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Dance of the Dumbo Octopod Decoded

Zoologist Michael Vecchione, director of the NOAA Lab at the Natural History Museum, sheds some light on the mysterious deep-sea creature, the Dumbo octopod

In September 2005, members of the VISIONS 05 expedition crew were studying the volcanic activity of the Juan de Fuca Ridge 200 miles off of the Oregon coast when they came across a white deep-sea octopus, Grimpoteuthis bathynectes, at a depth of 6,600 feet. They captured high-definition video footage of the octopus—one of the first high-definition videos of this species—which, complemented by beautiful music, makes for a spectacular video. The video made a debut appearance recently on the Smithsonian Ocean Portal. At the end of the video, the text states that “little is known about the deep-sea octopods,” so the ATM blog team got a little curious and sought out zoologist Michael Vecchione, director of the NMFS National Systematics Laboratory and renowned cephalopod expert, who helped to shed some light on this mysterious deep-sea creature. Here is what we’ve learned:

1.  Taxonomy: Dumbo octopuses are a group of deep-sea octopods. Vecchione estimates there are a few dozen species.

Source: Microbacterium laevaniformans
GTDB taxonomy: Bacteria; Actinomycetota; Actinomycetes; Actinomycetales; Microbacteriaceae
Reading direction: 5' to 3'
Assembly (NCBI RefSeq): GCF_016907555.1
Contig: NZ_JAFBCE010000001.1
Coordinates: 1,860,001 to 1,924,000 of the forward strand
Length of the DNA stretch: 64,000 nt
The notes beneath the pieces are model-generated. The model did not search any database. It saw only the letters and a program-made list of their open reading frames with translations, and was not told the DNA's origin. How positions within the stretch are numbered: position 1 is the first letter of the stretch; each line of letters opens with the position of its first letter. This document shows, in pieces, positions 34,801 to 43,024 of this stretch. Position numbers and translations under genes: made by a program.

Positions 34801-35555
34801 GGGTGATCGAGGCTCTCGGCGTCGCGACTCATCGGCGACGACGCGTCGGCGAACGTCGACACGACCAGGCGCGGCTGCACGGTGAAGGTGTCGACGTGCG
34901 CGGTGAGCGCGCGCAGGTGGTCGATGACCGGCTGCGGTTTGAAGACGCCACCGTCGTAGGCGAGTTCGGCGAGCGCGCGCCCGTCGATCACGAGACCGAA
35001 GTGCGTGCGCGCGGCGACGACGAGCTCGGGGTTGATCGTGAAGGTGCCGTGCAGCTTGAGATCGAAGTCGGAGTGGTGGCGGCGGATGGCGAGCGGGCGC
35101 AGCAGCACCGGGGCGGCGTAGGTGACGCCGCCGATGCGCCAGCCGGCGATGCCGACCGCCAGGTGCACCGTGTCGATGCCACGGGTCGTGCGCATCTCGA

2. Appearance: They are different from the octopuses that most people recognize. Dumbos have fins on the sides of their bodies. Instead of jetting around and squirting water out of their funnels, they swim by flapping the fins and sometimes by pulsing their arms, which are webbed. They also have two little finger-like projections on their arms, in between the two suckers, called cirri. While scientists aren’t sure how the projections are used (for instance, whether or not they are sensory), they do know that they are associated with eating.

3. Behavior: Some Dumbo octopuses spend most of their time swimming around and others spend more time on the bottom of the ocean floor, flattened out. The one in the video does both. Dumbo octopuses are some of the largest invertebrates of the really deep sea.

4 . Location: They are usually found anywhere from 1,000 meters to about 5,00o meters below the surface. “People don’t normally explore those kinds of depths, so we don’t know a whole lot about what lives down there,” Vecchione says. While this octopus was found in an area with hydrothermal vent fields, there is no evidence that the animals are restricted to those kinds of areas.

5.  The name: Submarine pilots gave the octopuses their nickname because their fins resemble the ears of the cartoon character “Dumbo, the Flying Elephant.”

Vecchione has seen many videos of Dumbo octopuses, including this one shortly after it was recorded. The quality of the video is what makes it stand out, he says. “It was nice video,” he says, “it was nothing Earth-shattering, but it’s a very nice video of a Grimpoteuthis.”

Nothing special for a octopus-man, but we thought it was pretty cool. Take a look.

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About Arcynta Ali Childs
Arcynta Ali Childs

Arcynta Ali Childs was awarded journalism fellowships from the New York Times Student Journalism Institute, the National Press Foundation, the Poynter Institute and the Village Voice. She also has worked at Ms. Magazine, O and Smithsonian.

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